What else can Australian radio be doing to support local artists?

I know first-hand from my role that there is no shortage of exceptional talent in this country, so ultimately it is up to programmers, producers and announcers to put these artists front and centre. It’s damning that an artist like Courtney Barnett can be playing huge shows and performing live on network TV in the US, but have no airplay on Australian commercial radio. Maybe if a few commercial MDs tuned into a community station from time to time they might pick up a few new acts to add to rotation?  

What’s the secret to pitching music to radio people in 2018?

I don’t think there’s any secret! Do your research – know the station, and the shows to pitch to. A diligent and thoughtful pitch will always get a much warmer response than a bland, boilerplate approach. Find out the format that works best for the station you’re pitching to and send your music in that format – most (if not all) larger metro community stations have all this information on their websites so there’s no excuse for not getting it right, but of course if there’s anything you don’t understand – just ask! Include a clear and concise bio, press release or one sheet with information about your upcoming shows, release and embargo dates and contact information. Check (and re-check) all the details to make sure you’ve got it all looking good before sending and don’t be disheartened if you don’t get feedback or airplay straight away – we receive an inordinate amount of music every day, so it can take a while to connect.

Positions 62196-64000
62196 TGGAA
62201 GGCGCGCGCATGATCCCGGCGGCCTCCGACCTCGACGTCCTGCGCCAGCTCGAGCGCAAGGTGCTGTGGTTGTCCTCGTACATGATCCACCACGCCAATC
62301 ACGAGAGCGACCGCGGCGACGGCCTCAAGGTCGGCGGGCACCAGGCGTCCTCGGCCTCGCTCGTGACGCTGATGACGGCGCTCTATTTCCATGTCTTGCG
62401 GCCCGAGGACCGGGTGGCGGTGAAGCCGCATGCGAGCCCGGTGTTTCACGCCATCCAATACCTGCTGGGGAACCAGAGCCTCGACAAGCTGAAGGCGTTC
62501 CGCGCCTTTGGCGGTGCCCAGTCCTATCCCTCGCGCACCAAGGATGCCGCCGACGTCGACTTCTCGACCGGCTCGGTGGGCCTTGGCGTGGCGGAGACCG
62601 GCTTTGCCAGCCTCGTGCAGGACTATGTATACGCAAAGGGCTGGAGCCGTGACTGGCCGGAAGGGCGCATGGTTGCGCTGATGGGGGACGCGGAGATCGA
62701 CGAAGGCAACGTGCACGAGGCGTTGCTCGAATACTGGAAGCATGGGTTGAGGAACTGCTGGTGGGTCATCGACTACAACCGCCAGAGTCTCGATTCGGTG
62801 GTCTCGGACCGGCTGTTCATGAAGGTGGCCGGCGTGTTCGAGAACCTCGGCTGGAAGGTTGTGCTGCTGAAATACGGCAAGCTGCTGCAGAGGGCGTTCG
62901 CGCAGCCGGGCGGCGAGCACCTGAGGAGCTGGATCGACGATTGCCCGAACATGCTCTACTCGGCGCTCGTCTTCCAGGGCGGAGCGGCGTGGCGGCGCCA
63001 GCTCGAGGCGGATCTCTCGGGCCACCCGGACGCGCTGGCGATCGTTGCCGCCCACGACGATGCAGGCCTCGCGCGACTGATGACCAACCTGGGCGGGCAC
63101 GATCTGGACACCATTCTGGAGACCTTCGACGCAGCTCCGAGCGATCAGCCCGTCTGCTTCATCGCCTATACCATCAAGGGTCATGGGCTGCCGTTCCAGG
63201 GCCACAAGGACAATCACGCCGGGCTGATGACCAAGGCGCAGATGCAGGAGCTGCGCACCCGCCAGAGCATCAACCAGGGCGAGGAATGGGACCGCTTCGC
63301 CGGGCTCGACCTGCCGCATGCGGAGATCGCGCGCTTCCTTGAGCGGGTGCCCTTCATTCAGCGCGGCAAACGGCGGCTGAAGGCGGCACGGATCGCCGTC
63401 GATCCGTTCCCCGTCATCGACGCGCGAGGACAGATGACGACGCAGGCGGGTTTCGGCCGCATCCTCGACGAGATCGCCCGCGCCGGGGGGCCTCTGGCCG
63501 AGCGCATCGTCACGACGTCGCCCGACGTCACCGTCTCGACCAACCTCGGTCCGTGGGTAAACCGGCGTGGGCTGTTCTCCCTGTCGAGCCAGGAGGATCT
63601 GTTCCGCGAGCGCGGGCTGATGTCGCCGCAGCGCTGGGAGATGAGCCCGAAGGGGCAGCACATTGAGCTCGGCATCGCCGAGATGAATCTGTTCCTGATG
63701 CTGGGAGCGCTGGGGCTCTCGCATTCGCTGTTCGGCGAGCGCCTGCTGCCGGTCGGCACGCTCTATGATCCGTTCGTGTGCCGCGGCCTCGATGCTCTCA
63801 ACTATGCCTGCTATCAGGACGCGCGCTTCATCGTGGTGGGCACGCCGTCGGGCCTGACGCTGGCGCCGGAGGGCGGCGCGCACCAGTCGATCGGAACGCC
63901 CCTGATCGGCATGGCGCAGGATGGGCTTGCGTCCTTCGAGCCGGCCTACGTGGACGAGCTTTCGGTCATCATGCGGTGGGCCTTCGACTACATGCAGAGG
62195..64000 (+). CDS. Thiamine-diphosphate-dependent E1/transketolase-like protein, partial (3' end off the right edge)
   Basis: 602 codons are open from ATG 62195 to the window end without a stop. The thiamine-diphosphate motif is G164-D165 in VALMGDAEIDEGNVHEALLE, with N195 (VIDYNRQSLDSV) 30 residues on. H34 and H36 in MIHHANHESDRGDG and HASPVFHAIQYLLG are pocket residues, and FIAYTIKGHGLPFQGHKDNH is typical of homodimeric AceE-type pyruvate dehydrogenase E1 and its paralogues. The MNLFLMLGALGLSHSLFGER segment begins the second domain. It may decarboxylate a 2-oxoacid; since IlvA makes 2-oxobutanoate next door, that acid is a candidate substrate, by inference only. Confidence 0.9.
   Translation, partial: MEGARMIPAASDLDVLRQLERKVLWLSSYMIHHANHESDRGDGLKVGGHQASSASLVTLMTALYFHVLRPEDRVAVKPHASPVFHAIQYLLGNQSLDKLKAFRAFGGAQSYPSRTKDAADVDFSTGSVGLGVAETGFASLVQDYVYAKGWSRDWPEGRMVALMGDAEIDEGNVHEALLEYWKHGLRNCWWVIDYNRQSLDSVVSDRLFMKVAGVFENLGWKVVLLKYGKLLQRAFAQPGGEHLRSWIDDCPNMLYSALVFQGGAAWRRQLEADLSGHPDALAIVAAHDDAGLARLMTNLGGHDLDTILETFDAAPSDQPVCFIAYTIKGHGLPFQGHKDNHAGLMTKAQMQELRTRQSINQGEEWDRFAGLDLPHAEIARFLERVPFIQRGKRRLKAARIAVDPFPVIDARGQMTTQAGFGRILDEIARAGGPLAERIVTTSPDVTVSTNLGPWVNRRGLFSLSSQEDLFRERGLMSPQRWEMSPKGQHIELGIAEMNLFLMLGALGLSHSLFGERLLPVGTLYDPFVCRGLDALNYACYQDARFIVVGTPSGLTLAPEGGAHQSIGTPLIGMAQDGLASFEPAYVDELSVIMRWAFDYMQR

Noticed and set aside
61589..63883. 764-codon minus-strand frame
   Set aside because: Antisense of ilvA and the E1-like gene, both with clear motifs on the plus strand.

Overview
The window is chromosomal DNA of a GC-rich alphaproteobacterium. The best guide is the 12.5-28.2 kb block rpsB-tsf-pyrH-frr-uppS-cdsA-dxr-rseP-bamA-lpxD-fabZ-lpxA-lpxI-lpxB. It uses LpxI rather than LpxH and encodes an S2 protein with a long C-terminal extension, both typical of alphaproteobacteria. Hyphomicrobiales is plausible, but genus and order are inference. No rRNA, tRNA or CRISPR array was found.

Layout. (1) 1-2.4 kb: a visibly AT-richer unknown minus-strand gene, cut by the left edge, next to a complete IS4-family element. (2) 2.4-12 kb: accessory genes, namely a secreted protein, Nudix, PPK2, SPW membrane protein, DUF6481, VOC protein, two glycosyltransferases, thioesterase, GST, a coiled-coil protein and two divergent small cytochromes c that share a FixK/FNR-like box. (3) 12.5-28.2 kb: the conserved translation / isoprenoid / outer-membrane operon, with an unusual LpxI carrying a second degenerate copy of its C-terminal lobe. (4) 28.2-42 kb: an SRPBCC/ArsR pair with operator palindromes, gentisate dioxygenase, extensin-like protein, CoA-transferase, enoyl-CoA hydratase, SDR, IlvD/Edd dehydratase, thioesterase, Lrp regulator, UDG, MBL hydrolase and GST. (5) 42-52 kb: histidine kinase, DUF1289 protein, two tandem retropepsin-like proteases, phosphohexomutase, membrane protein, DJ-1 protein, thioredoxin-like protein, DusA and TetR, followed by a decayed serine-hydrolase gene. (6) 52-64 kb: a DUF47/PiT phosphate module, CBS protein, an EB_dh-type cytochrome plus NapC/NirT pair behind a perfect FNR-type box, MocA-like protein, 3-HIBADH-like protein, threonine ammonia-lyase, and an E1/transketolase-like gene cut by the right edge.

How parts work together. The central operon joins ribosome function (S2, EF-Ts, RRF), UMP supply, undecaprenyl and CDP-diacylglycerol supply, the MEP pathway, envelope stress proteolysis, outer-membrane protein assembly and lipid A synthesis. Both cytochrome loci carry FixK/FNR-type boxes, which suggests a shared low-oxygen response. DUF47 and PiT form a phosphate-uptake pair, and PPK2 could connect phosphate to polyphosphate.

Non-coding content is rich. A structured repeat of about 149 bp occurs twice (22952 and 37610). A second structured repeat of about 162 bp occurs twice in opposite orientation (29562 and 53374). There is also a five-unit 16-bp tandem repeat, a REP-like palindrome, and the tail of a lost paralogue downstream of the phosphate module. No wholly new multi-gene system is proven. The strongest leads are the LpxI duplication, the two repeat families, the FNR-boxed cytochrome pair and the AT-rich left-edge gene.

What’s the one piece of advice you were given that you can pass along?

In a role that is so very subjective you have to back yourself and avoid second-guessing editorial decisions. Find that critical balance between keeping an open mind, trusting your ears and not believing the hype.  

What’s one skill you’ve mastered at work, and one that you’re currently working on?

I had to learn very quickly how to manage a very busy inbox in this role. It stressed me out a lot to begin with, but now I have my emails (mostly) under control by the time I’ve finished my first coffee. It’s almost like muscle memory now. I’m currently working on being a better librarian – with no formal training in the discipline (and mild OCD) I do struggle at times managing a music library with more than 30,000 titles in it, and that’s before you even consider the challenges around archiving, digitisation and future-proofing our collection.

Which Australian artist/s are you loving right now?

RVG are without doubt the best band I’ve seen in a very long time. They tap into so many things I love and sound completely timeless, while being unmistakably contemporary. Seeing them play is highly emotional and cathartic experience, every single time.

Kaiit is the real deal. Precisely the kind of artist that deserves the full support of radio and would sit among the American RNB and hip hop that dominates Australian charts.  When she played at Drive Live this year I was totally knocked out about by her voice.


PBS Radio Festival 2018: Feast Your Ears runs until Sunday 27 May 2018. sign up or renew at https://pbsfm.org.au/radiofestival